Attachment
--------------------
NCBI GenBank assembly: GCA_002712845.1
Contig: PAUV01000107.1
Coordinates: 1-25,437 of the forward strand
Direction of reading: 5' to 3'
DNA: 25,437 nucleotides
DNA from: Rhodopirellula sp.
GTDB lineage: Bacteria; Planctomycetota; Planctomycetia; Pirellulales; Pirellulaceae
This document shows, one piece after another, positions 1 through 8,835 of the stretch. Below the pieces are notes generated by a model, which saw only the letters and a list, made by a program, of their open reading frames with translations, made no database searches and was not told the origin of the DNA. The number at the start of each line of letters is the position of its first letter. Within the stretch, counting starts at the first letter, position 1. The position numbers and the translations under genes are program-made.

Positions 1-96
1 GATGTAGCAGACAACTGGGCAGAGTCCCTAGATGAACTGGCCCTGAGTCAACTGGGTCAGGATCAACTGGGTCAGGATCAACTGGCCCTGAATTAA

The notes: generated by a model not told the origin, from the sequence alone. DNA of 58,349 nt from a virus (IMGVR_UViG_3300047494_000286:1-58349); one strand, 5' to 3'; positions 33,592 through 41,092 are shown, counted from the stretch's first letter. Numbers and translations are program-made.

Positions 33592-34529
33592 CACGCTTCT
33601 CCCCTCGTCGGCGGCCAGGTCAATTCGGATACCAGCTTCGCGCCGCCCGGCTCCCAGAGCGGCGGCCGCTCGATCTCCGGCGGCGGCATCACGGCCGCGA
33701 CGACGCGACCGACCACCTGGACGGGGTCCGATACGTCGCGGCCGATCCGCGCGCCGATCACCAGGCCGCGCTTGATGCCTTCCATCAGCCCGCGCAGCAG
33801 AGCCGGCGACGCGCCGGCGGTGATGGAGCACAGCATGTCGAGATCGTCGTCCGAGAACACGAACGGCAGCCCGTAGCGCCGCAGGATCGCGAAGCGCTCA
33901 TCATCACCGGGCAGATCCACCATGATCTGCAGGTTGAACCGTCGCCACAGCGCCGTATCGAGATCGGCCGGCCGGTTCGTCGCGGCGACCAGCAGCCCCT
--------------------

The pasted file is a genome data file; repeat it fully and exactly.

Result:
NCBI GenBank assembly: GCA_002712845.1
Contig: PAUV01000107.1
Coordinates: 1-25,437 of the forward strand
Direction of reading: 5' to 3'
DNA: 25,437 nucleotides
DNA from: Rhodopirellula sp.
GTDB lineage: Bacteria; Planctomycetota; Planctomycetia; Pirellulales; Pirellulaceae
This document shows, one piece after another, positions 1 through 8,835 of the stretch. Below the pieces are notes generated by a model, which saw only the letters and a list, made by a program, of their open reading frames with translations, made no database searches and was not told the origin of the DNA. The number at the start of each line of letters is the position of its first letter. Within the stretch, counting starts at the first letter, position 1. The position numbers and the translations under genes are program-made.

Positions 1-96
1 GATGTAGCAGACAACTGGGCAGAGTCCCTAGATGAACTGGCCCTGAGTCAACTGGGTCAGGATCAACTGGGTCAGGATCAACTGGCCCTGAATTAA

The notes: generated by a model not told the origin, from the sequence alone. DNA of 58,349 nt from a virus (IMGVR_UViG_3300047494_000286:1-58349); one strand, 5' to 3'; positions 33,592 through 41,092 are shown, counted from the stretch's first letter. Numbers and translations are program-made.

Positions 33592-34529
33592 CACGCTTCT
33601 CCCCTCGTCGGCGGCCAGGTCAATTCGGATACCAGCTTCGCGCCGCCCGGCTCCCAGAGCGGCGGCCGCTCGATCTCCGGCGGCGGCATCACGGCCGCGA
33701 CGACGCGACCGACCACCTGGACGGGGTCCGATACGTCGCGGCCGATCCGCGCGCCGATCACCAGGCCGCGCTTGATGCCTTCCATCAGCCCGCGCAGCAG
33801 AGCCGGCGACGCGCCGGCGGTGATGGAGCACAGCATGTCGAGATCGTCGTCCGAGAACACGAACGGCAGCCCGTAGCGCCGCAGGATCGCGAAGCGCTCA
33901 TCATCACCGGGCAGATCCACCATGATCTGCAGGTTGAACCGTCGCCACAGCGCCGTATCGAGATCGGCCGGCCGGTTCGTCGCGGCGACCAGCAGCCCCT